What can Bankruptcy do and not do for me?
Bankruptcy is a good tool for some debtors who are facing a financial crisis because it may allow them to make a fresh start.
Bankruptcy, however, is not right for everyone. It can lower your credit score and make it difficult to get low cost loans. It also will remain on your credit report for 7 to 10 years. But for some debtors, however, it may be the best way for them to get a fresh start and eliminate some debts they may never be able to repay.
So let's take a look at what bankruptcy can and cannot do. Understanding its benefits and limitations is the best way to decide if filing bankruptcy is a good financial choice for you.
What can bankruptcy do for you?
- Bankruptcy allows many debtors to discharge certain unsecured debts and get a fresh start.
- Bankruptcy can stop a home foreclosure through an automatic stay and may allow you to restructure your mortgage payments. It will not, however, eliminate or discharge a mortgage loan or lien.
- Bankruptcy can stop repossession of assets such as a car or boat
- Bankruptcy can stop wage garnishments
- Bankruptcy can stop harassing creditor actions such as phone calls and letter
- Bankruptcy can restore or prevent the utility companies from discontinuing your service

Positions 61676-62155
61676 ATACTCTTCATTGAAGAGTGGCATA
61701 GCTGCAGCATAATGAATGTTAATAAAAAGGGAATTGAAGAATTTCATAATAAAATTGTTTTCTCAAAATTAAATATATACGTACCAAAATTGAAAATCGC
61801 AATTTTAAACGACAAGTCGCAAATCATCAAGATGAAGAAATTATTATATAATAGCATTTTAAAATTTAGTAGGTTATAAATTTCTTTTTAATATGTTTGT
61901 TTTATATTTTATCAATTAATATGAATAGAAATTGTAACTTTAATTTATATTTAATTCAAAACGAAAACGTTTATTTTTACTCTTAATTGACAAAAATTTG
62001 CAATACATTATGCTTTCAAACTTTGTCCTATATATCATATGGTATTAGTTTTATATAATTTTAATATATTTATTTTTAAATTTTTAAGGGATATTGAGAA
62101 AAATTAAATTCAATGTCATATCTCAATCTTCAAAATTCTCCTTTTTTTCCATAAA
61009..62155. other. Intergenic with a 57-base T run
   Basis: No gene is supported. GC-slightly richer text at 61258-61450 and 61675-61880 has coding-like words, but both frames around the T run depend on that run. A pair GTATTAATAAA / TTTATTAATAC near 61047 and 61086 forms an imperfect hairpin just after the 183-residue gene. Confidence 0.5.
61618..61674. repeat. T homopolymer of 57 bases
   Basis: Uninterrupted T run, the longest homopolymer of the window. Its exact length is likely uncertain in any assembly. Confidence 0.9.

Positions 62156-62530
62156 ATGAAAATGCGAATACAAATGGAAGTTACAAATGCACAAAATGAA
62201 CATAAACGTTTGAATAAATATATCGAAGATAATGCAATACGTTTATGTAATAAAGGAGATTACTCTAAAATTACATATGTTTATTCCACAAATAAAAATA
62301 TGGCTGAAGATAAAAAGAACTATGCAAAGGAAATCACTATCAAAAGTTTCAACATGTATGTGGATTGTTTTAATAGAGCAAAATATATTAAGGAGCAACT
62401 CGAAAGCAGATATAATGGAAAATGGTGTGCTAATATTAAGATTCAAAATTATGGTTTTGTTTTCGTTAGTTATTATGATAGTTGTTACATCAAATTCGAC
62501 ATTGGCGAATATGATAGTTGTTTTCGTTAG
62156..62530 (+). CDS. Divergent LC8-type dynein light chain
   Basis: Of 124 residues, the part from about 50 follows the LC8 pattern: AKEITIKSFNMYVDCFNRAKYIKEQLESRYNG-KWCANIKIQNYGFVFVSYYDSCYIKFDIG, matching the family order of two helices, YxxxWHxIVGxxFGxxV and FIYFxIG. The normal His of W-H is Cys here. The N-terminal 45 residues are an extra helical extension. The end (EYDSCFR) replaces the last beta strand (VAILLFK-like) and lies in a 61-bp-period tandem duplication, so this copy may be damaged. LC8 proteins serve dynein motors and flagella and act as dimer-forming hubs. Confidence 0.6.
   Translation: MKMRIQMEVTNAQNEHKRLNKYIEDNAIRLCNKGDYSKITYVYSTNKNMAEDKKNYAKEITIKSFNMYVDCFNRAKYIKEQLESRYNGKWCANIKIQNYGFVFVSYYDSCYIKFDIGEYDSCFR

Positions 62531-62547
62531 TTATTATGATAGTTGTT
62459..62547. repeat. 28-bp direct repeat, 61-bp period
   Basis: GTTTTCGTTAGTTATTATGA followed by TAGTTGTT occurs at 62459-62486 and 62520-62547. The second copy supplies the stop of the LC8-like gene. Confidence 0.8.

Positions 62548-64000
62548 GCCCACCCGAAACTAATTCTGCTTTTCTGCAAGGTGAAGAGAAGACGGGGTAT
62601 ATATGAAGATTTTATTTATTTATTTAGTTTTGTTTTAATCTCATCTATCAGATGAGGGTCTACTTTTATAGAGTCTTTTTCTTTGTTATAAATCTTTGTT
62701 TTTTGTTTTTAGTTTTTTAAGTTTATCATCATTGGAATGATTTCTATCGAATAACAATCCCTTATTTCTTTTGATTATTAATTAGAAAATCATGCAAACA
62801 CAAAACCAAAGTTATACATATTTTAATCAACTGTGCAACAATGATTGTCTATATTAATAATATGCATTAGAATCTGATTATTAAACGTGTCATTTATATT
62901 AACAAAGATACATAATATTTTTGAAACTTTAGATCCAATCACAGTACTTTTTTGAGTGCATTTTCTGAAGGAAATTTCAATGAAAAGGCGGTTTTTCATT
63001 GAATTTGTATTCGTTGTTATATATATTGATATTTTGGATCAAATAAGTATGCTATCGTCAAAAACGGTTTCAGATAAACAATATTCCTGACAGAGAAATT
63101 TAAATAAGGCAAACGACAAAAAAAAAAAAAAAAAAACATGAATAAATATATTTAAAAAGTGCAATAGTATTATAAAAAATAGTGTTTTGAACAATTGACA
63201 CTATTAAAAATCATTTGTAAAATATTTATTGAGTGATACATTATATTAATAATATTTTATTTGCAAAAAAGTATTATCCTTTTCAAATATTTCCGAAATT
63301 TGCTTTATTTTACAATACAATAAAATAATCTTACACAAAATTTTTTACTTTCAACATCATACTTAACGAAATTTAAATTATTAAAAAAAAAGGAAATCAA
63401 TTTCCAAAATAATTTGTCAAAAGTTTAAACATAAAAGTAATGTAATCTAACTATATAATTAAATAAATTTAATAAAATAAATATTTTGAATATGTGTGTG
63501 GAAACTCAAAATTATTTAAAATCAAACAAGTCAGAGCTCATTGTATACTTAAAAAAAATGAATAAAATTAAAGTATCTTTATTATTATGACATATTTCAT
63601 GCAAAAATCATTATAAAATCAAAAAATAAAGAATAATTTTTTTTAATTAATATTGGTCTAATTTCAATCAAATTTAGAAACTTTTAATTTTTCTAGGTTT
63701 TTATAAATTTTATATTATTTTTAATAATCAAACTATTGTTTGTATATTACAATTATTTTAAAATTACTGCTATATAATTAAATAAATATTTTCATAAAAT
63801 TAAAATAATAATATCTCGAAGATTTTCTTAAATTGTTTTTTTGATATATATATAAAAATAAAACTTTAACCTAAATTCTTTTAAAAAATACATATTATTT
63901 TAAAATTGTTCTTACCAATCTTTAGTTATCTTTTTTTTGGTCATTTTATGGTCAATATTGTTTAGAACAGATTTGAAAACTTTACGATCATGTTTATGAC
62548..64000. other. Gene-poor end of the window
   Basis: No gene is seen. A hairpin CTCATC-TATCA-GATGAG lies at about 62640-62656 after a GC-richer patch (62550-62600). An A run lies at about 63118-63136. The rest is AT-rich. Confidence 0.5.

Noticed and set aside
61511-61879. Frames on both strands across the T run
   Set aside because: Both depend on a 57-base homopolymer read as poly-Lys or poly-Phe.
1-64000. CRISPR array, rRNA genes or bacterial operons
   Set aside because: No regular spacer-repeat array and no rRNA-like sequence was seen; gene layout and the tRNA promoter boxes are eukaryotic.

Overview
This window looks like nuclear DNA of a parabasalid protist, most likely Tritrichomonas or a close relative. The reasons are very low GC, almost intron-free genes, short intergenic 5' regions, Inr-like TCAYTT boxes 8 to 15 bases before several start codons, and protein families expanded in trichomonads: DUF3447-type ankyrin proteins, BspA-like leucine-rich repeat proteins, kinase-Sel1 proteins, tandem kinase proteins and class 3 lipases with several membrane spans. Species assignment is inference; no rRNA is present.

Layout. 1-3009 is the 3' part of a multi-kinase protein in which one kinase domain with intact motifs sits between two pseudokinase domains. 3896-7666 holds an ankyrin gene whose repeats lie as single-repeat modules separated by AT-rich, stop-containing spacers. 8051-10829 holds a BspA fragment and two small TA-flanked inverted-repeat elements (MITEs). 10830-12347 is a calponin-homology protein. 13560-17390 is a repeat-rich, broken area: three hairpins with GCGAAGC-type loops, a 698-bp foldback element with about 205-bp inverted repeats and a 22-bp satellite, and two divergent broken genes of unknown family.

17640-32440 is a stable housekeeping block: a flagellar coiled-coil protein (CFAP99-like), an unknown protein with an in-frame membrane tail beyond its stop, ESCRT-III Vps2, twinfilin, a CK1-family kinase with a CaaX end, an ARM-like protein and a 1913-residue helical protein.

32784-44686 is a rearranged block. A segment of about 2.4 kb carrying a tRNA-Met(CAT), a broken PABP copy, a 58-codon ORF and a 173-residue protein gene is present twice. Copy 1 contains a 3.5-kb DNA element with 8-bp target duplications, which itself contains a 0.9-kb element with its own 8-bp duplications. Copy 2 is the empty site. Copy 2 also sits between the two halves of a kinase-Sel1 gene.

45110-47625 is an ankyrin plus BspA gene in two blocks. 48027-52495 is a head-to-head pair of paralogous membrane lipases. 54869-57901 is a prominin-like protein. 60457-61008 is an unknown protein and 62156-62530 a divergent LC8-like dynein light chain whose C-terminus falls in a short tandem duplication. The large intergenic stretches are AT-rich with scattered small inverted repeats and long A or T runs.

What can bankruptcy NOT do for you?
Bankruptcy is not right for everyone. It has limitations, limitations which should be reviewed before you make a decision to file.
- Bankruptcy does not discharge secured debts.
- Bankruptcy does not discharge all unsecured debts. It will not discharge child support, alimony payments, student loans (exceptions exist), criminal fines and most tax debts.
- Bankruptcy does not discharge debts not listed on bankruptcy schedules
- Bankruptcy does not protect cosigners who have cosigned on a loan.
If you are considering bankruptcy you may want to discuss your case with a bankruptcy lawyer. Bankruptcy can help many debtors, but as mentioned above, there are limitations which should be reviewed prior to filing.
Previous QuestionWhat are the steps to file bankruptcy?
If you file bankruptcy, under specific conditions, your creditors are legally allowed to object to the Chapter 7 or Chapter 13 discharge.